For those who've wondered what kind of bank a group of company builders would build for themselves, we now have an answer. It would have no branch locations, and no walk-up windows even at the single office it would operate. It would bring banking to your door. And it would grow like hell.

That, anyway, is the sort of bank -- and apparently the sort of success -- a dozen entrepreneurs have created.

By the time First Business Bank of Arizona opened in 1985, its 13 directors had raised $4.5 million from 200 shareholders (without help from investment bankers, who were "too expensive"). They had leased space for he bank in what director Joseph McCabe, senior partner in McCabe & Pietzsch, dubs "the best corner" in mid-town Phoenix. And they had hired a real live banker -- Jack Wertheim, a former senior vice-president at AmeriTrust Bank, Cleveland -- to operate it.

Nine months later, the bank was profitable. Thirty months later, the bank's startup capital has rocketed ninefold into an asset base of some $40 million, already placing 22d on the most recent ranking of Arizona's 52 banks.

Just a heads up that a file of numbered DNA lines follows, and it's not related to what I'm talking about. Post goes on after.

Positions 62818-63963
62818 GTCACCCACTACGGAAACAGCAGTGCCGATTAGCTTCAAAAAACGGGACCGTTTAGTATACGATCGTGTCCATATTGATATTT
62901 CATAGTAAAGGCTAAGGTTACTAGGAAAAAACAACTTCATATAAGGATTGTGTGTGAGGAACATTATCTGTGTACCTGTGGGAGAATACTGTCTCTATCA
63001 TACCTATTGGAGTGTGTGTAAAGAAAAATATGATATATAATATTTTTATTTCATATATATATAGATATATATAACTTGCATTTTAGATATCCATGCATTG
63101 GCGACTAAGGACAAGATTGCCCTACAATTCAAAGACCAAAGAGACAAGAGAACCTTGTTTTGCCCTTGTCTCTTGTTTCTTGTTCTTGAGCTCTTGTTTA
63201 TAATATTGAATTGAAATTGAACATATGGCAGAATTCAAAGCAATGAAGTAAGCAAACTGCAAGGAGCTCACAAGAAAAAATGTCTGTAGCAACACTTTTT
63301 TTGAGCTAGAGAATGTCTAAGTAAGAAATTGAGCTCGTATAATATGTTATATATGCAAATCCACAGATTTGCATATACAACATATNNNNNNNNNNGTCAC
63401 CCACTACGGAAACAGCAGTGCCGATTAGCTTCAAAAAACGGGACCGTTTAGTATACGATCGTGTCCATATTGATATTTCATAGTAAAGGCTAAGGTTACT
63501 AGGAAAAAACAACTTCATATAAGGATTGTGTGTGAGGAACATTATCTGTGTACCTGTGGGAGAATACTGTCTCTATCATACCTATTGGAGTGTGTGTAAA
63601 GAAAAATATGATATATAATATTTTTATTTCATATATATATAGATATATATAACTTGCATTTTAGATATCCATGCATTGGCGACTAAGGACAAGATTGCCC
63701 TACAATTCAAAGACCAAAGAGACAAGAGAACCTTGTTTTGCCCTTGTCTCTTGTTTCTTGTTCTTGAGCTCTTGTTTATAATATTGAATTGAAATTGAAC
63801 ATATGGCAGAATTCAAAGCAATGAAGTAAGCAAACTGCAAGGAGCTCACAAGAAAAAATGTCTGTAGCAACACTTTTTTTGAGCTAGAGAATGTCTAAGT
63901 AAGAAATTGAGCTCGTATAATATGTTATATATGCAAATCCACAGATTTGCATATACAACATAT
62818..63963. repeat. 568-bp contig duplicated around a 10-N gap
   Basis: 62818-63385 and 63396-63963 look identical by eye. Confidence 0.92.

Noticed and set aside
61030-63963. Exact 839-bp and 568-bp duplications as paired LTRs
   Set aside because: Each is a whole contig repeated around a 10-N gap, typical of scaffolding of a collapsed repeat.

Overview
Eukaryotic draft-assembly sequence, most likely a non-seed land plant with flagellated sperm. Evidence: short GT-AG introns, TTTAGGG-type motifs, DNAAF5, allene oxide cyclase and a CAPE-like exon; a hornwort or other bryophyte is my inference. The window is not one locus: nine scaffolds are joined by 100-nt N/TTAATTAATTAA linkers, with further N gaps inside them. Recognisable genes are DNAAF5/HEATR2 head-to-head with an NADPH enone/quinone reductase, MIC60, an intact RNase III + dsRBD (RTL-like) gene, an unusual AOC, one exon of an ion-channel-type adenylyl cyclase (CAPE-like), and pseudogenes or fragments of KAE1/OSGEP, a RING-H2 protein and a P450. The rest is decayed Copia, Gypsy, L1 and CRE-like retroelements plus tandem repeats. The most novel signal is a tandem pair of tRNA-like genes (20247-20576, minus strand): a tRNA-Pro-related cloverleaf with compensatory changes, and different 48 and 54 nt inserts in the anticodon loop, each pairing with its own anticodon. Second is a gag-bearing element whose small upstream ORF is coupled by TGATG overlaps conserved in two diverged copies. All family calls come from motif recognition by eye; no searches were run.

First Business's sexiest attribute? Probably its justly celebrated "house call" mentality. As mentioned, the bank has no branches and doesn't encourage walk-in business. Instead, its bonded couriers conduct daily banking transactions by traveling door-to-door, saving clients their scarcest resource -- time.

It is ironic, of course, that a tiny bank is adding free, labor-intensive services while its behemoth competitors, which wail about mounting losses, heap increasing fees on the most marginal of transactions. Ironic, but not mystical. "We have no investment in brick and mortar," explains Wertheim. "With the courier service -- and without the retail customer -- we don't need all those branches."

Lest you think, however, that starting a bank is as easy, say, as starting a business, entrepreneur beware. The experience, however successful, has sobered Arizona's hip shooters. According to Wertheim, his directors have been more conservative than his bankers on some loan decisions. "Banking is harder than I thought," explains Harvey Klein, who cofounded Southwest Auto Auction Inc.

Donald G. Jones, a cable-television entrepreneur, points out that margins are modest, competition keen, and regulations weighty. You have to go by the book, he says, "and can ill afford to do things wrong." Not exactly the stuff of new-age entrepreneur-speak, which is usually about creative boldness and learning from mistakes.

"I've learned," sums up First Business chairman Russell Williams, "that bankers earn their pay."